Ghost pepper burns hole in man's esophagus

A ghost pepper’s heat is described in terms normally reserved for carpet bombings. Its heat is measured at 1 million units on the Scoville scale, a per-mass measure of capsaicin – the chemical compound that imbues peppers with heat – that until recently was a world record. Peppers that pass the 1 million mark are called superhot; as a rule they are reddish and puckered, as though one of Satan’s internal organs had prolapsed. To daredevil eaters of a certain stripe, the superhot peppers exist only to challenge.

When consumed, ghost peppers and other superhots provoke extreme reactions. “Your body thinks it’s going to die,” as Louisiana pepper grower Ronald Primeaux told the AP in October. “You’re not going to die.”

But, demonstrated by a rare though severe incident reported recently in the Journal of Emergency Medicine, superhot peppers can cause bodily harm. A 47-year-old man, unnamed in the case study, attempted a super-spicy feat – eating a hamburger served with a ghost pepper puree – and tore a hole in his esophagus.


Ghost peppers were first grown in India, where they are known as bhut jolokia. A seed from the pepper can cause a mouth to smolder for up to a half-hour. On YouTube, faces broken by the “ghost pepper challenge” devolve into tears, runny noses and hiccups.

The Washington Post’s Tim Carman described eating a pea-sized chunk of the pepper, sans seeds, in 2012. “It was as if my head had become a wood-burning oven, lighting up my tongue and the interior of my skull,” he wrote. “Milk provided little relief, until the burn began to subside on its own about 10 minutes later.”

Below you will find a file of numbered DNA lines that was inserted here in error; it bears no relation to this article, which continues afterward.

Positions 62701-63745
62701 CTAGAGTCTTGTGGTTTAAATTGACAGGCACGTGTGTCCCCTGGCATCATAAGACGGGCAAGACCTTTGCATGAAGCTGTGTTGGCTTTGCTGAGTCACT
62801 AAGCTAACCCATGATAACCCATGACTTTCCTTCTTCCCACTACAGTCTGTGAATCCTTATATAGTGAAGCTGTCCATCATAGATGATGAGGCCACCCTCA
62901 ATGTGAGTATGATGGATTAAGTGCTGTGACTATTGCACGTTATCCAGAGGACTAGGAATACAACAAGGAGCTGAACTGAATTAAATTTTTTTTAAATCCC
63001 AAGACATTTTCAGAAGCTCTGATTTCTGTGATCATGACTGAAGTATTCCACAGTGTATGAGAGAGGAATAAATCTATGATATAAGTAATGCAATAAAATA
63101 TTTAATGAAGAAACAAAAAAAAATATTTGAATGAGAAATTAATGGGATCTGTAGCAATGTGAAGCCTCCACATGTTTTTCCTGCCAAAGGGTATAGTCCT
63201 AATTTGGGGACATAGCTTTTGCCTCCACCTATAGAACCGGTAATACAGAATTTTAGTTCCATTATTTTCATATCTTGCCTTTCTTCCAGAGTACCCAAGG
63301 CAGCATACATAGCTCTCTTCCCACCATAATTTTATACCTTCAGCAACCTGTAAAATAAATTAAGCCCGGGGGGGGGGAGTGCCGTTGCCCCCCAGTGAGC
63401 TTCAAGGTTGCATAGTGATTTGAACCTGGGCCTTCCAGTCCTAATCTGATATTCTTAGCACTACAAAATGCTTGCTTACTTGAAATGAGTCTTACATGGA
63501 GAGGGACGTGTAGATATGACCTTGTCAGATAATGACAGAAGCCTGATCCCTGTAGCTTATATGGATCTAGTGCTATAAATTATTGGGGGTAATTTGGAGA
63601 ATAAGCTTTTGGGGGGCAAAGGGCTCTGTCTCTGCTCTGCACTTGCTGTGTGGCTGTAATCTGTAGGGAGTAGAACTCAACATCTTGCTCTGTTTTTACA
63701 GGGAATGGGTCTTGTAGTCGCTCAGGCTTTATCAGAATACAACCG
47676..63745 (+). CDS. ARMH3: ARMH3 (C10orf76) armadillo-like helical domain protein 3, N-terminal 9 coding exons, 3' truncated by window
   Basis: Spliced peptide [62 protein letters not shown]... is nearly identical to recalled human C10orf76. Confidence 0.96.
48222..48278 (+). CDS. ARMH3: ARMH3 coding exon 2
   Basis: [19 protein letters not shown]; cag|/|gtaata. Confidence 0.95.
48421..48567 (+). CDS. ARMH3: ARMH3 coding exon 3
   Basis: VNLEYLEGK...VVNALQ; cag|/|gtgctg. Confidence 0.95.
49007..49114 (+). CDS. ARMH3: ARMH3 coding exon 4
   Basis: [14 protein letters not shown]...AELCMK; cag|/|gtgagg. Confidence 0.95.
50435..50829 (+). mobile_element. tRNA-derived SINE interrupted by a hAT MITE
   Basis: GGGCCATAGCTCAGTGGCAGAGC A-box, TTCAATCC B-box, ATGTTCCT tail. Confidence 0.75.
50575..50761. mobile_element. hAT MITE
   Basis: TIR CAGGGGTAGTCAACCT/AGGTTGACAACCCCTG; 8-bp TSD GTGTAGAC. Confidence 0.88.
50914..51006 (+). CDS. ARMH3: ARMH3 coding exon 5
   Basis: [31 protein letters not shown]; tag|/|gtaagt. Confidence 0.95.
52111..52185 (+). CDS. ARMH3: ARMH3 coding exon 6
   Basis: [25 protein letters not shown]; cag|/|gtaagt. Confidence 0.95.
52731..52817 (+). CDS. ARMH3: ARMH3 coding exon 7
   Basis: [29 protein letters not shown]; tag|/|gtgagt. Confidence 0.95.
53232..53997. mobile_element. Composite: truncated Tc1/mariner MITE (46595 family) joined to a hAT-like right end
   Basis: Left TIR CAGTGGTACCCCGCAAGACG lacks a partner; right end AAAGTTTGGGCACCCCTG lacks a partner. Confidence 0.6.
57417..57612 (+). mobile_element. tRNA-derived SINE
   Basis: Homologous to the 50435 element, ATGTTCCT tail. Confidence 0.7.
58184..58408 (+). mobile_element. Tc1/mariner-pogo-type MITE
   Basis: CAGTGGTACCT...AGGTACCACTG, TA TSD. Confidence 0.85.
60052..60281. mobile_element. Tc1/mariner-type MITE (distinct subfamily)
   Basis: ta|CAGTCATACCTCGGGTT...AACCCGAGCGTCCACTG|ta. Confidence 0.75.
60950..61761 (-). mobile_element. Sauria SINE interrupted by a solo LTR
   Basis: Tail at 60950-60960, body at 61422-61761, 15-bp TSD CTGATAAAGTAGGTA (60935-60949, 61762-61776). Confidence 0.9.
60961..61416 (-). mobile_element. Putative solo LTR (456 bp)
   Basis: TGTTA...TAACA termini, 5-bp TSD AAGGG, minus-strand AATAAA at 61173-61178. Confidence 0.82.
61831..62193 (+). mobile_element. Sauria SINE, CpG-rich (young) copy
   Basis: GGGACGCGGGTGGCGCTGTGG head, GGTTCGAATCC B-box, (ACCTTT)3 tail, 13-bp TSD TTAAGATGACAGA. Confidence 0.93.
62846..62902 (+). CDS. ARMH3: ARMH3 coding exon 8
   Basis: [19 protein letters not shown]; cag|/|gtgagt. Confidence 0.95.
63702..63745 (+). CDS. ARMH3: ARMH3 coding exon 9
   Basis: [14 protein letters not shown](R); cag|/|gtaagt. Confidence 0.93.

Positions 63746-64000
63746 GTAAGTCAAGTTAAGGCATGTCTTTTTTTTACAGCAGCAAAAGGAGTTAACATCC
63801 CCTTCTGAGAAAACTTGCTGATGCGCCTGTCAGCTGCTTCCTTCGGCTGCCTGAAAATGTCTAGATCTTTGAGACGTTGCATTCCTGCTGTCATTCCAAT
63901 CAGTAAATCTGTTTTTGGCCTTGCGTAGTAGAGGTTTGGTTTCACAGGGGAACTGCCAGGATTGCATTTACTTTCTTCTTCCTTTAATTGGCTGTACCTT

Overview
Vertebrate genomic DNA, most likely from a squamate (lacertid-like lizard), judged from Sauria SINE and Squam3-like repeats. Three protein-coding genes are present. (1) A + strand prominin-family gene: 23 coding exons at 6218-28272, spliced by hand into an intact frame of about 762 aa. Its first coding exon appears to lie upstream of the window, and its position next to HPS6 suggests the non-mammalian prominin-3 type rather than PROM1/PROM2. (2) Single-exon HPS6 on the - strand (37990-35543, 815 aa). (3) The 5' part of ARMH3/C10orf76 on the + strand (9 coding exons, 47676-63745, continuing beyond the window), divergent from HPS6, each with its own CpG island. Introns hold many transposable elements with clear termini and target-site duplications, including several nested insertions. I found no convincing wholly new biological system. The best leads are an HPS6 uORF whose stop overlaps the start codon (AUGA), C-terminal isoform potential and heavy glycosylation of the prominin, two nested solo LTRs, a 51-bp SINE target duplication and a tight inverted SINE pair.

A bell pepper, for reference, is zero units on the Scoville scale; a jalapeno falls between 2,500 and 8,000 units; a habanero is about a half-million; a pepper called the Carolina Reaper holds the Guinness record at 1.5 million units; police pepper spray clocks in at 5 million Scoville units.

Primeaux, who hopes to claim the world’s hottest title through cultivating his Louisiana Creeper variety, said, “When you put one of these in your mouth, it’s a whole ‘nother ballgame,” in his interview with the AP. “A bear is chasing you. You’ve just been in a car wreck. You just got caught speeding, and a cop is giving you a ticket.”

For the 47-year-old man whose esophagus was damaged, though, ingesting the pepper burger was less a bear chase and closer to an attack. As physicians at the University of California at San Francisco reported in the case study, he consumed the burger and attempted to quench the heat in his mouth with six glasses of water. When that failed the man began to vomit, which gave way to abdominal pain. He dialed emergency help.

At the emergency department, he received Maalox and painkillers. After his condition worsened, doctors moved him to the operating room, where they discovered a “2.5-cm tear in the distal esophagus,” about one inch, as the case report authors noted. The force of the vomiting and retching led to a rare diagnosis of Boerhaave’s syndrome; these spontaneous tears in the esophagus can be fatal if they are not diagnosed and treated.

In this case, surgeons were able to repair the man’s throat. “He remained intubated until hospital day 14, began tolerating liquids on hospital day 17,” they wrote, “and was discharged home with a gastric tube in place on hospital day 23.”

The researchers concluded the case study with a warning.

“Food challenges have become common among social media, including the infamous cinnamon challenge,” they wrote, referencing the spice fad that was popular in early 2012. (When eating a heaping spoonful of cinnamon went wrong, it led to emergency calls and at least one collapsed lung.)

“This case serves as an important reminder of a potentially life-threatening surgical emergency that was initially interpreted as discomfort after a large spicy meal.”

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